on sociability

[updated 2010-06-03]

Well now.

WOOT as they say (they being, well, these guys and these ones; in the lovely Unword Dictionary but not yet in the OED).

Further to previous posts about Facebook, subjectivity, and so on: I note that I have now officially been defined as


ANTI-SOCIAL

Anti-social, that is, by defining or non-defining myself (all depending on your point of view) as follows:

Waiting with bated breath and tremulous excitement for my first ASBO to drop through the letter-box. Do they drop? Are they brought by a person, to emphasize the sociability of the ASBO-awarders? I’d quite like an ironic velvet cushion with gilded tassels at the corners, a couple of footmen in nice sleek knee-britches, and a trumpet fanfare. At least (given my location) a full mounted Mountie or two.

It’s clever. It’s my deliberate action to tick, not tick, or tick then un-tick boxes. But there’s no “I refuse to share this information and think it’s rude and intrusive” box to tick. Nor is there a box saying “I didn’t tick any boxes but I am actually a social sort.”

Implications:

1. The less information “you” [=I] share, the less social the experience
⇒ sharing no information at all = a completely non-social experience and
⇒ a deliberate refusal to share = anti-social.
∴ I am anti-social.

2. “The experience”: what and whose experience? yours? No: “when your friends use them [= applications, games and websites]”
⇒ your friends’ experience
⇒ not sharing thwarts them
⇒ I don’t love my friends, am not a proper friend, am not in fact and by definition actually a friend to my friends
∴ I am anti-social.

3. That “experience” = the whole sharing business.
⇒ Not sharing goes against community spirit and indeed the whole Facebook community. As that is a society of sorts,
⇒ such behaviour is a crime against society. Such criminals are social pariahs, outcasts, outlaws.
∴ I am anti-social.

I don’t like this sort of prescription and imposition, with implied consequences for not toeing the line. Sneaky and bordering on bullying. This is not a nice anarcho-collectivist kind of happy voluntary philanthropic sociability.

[Suggesting one subversive possibility: use the “notes” function to write comments about Facebook, then make “My Notes” available to Outsiders and co. In my case, for instance, “My Notes” links to the MMM posts on Facebook. Yes, little things do please little minds.]

On a more positive note, the Noam Chomsky FB page is a delight. Some screenshots:

[…]

[update/continuation, 2010-06-03]

Something else I’m keeping an eye on: Academia.edu –essentially, a social networking site like Facebook, but for academics. With space for one to stick up one’s c.v., papers, and books; all manner of interests, likes, and current reading (presumably one is supposed to stick to the more academic end of things). I’ll probably write about it again at some point; but even back when I joined (09/2008) thought it was an Interesting and Promising Thing.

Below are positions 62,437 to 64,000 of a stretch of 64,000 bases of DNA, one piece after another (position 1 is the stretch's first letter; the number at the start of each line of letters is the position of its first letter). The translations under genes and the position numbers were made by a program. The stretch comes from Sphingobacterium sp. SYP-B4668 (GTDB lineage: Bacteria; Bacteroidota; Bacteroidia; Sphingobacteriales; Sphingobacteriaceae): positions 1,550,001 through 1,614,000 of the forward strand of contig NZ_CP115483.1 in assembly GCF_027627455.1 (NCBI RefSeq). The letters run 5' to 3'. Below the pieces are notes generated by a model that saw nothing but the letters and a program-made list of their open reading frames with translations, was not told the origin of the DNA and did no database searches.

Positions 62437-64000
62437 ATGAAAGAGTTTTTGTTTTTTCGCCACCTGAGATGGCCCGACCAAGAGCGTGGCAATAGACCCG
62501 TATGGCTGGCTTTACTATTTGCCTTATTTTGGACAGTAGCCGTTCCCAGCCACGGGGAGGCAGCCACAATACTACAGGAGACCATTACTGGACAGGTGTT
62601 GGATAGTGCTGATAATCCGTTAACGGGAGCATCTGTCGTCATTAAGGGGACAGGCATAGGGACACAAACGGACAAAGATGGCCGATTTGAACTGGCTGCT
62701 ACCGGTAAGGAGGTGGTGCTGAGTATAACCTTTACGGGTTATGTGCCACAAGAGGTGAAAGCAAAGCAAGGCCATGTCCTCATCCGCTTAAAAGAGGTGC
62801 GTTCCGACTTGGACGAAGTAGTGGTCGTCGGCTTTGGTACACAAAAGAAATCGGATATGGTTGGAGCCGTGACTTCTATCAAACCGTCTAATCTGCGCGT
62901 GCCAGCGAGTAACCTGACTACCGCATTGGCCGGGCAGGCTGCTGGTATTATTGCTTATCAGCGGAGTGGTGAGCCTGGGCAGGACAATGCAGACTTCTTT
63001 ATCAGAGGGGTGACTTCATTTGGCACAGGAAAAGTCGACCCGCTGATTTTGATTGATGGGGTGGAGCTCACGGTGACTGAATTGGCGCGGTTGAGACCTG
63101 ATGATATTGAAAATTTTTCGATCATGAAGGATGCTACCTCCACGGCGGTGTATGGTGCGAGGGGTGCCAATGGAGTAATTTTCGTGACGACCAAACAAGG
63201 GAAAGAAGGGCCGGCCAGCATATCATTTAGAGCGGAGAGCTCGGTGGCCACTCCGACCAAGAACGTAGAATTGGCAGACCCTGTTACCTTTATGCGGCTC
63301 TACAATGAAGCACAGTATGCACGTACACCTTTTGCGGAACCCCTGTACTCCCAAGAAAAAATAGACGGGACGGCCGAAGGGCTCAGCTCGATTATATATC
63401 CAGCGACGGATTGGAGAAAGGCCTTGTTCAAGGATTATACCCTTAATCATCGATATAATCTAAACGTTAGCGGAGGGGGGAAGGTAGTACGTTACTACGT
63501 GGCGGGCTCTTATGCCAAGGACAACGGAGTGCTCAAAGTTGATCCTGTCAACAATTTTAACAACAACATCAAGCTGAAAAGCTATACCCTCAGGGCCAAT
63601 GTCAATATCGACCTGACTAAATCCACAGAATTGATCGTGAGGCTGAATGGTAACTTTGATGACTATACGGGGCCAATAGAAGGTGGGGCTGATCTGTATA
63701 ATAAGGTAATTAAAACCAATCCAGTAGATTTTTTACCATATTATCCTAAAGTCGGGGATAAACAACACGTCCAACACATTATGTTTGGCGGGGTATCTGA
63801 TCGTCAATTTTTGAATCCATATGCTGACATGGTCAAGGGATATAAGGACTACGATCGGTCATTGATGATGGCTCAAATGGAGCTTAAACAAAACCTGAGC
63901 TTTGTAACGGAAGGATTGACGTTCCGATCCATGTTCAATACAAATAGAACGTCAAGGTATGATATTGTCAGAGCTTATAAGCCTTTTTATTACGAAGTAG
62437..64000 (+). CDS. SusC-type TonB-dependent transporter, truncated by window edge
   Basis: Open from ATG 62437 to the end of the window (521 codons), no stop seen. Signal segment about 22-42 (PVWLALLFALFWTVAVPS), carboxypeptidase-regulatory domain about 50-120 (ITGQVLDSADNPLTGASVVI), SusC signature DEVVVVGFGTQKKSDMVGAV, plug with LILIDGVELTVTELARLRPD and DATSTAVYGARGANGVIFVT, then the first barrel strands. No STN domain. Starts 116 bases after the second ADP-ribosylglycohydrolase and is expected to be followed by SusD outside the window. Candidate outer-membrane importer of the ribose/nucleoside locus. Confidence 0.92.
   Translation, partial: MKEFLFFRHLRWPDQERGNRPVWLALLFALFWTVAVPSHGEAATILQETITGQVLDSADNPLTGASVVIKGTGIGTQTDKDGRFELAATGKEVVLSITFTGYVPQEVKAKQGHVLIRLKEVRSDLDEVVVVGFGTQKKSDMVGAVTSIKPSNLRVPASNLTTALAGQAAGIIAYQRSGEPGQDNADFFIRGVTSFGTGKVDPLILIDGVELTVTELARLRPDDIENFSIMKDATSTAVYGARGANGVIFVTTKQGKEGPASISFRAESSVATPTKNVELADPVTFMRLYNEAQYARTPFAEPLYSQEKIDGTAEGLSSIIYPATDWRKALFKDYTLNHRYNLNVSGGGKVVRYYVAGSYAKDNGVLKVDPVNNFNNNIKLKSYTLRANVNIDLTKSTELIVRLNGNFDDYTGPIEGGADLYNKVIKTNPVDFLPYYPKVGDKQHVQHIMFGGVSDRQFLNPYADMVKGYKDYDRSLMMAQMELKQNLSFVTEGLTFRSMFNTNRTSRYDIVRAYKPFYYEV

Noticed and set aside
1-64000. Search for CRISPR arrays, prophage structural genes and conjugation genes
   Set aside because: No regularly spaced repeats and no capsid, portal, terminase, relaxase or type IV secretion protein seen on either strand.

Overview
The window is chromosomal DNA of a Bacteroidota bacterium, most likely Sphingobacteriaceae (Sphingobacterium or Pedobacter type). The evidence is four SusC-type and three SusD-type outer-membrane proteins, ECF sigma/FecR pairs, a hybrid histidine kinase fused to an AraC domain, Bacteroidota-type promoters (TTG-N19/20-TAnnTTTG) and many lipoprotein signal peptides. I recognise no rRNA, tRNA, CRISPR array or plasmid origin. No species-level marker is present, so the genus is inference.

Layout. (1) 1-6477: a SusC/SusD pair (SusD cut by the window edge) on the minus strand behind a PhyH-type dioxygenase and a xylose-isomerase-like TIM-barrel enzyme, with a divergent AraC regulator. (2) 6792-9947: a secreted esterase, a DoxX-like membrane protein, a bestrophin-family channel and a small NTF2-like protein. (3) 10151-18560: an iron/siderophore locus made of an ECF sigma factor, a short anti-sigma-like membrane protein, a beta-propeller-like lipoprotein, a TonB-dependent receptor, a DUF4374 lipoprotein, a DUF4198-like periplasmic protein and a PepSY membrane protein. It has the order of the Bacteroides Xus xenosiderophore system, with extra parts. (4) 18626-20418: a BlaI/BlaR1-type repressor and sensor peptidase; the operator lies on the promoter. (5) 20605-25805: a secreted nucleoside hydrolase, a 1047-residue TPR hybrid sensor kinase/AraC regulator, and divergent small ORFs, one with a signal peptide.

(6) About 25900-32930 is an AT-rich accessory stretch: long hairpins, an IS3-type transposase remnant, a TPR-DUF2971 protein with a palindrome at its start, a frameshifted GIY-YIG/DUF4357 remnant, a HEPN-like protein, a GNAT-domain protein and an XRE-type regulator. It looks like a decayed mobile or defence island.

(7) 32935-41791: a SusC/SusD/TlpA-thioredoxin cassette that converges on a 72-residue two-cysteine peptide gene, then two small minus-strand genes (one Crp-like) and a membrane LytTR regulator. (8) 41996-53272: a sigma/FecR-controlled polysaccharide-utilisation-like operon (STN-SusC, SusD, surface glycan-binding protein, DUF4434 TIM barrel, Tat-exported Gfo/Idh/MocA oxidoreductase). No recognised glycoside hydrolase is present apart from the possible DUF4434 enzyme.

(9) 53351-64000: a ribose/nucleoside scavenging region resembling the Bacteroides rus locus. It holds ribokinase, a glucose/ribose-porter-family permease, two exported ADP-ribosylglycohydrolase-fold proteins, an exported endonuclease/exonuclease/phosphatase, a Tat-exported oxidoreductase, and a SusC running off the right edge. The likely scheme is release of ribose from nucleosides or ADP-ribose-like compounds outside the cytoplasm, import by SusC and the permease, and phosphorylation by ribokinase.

RECENT BRAINWAVE: As I do like the idea that I might make some small contribution to world peace and harmony. Academia.edu could offer an alternative avenue for academic assessment, of the sort practised by the old RAE and new REF in the UK, and by assorted review, performance, merit, promotion, tenure etc. systems in universities worldwide. Coupled with a more sophisticated version of Google and other hit-rates, and social networking “like” stats. Including RateMyProfessor; with sophistication, delicacy, caveats and so on—but students’ opinions should enter into things, and not just as expressed in university surveys, seeing as how these are not always flaw-free … And with direct links to journals online, and (but this is iffy, given it doesn’t work for smaller fields) Web of Science and other citation indices.

This could have the following positive repercussions:

  1. Increasing online activity and interactivity amongst academics.
  2. The recognition—and advocation—of this, even if “just” as “outreach”, by universities.
  3. Encouraging more journals to move online, and indeed to move entirely online.
  4. Ditto for books. And please, using sensible electronic copy-editing and page-setting stuff, of the sort that’s available to any numpty with a computer… and cheap and easy… with a move in publishers’ budgets back to good human proofreading, editing, and commissioning-editing, freed up from techy expenditure.
  5. The extension of Ac.’s empire to operating as a sorting-house, meta-network, etc.; centralising all matters academic. The “stats” and “followers” functions are already there, including connection to Google searches for you. I’m sure there’s more meta-crawling and meta-site syndication possibilities out there.
  6. One centralised location to consult: making administrators’ and peer-reviewers’ jobs easier, smoother, and maybe even fairer.

(Again, there will be more about this at some later juncture. Just throwing the idea out here right now, in case it catches the eye of one of the Powers That Be.)

Brainwave in progress aside: the reason I’m writing about Ac. is that the marvellous PhDComics has a new  series on there, called Academica. It has, for example, this lovely piece that ties in nicely with MMM’s discussion of identity on Facebook:

See? FB needs more buttons. I should add that the bottom row of buttons (the one ending “Be the first of your friends”) is not part of the comic, but is on Ac. A bit pushy for my liking, but it’s still nice to see more buttons, boxes to tick, and other means for greater specificity, finesse, and freedom of expression.

SEE ALSO

☞ for more on PhD a.k.a. Piled Higher and Deeper, see here; for the neophyte, reading it from the very beginning is recommended.

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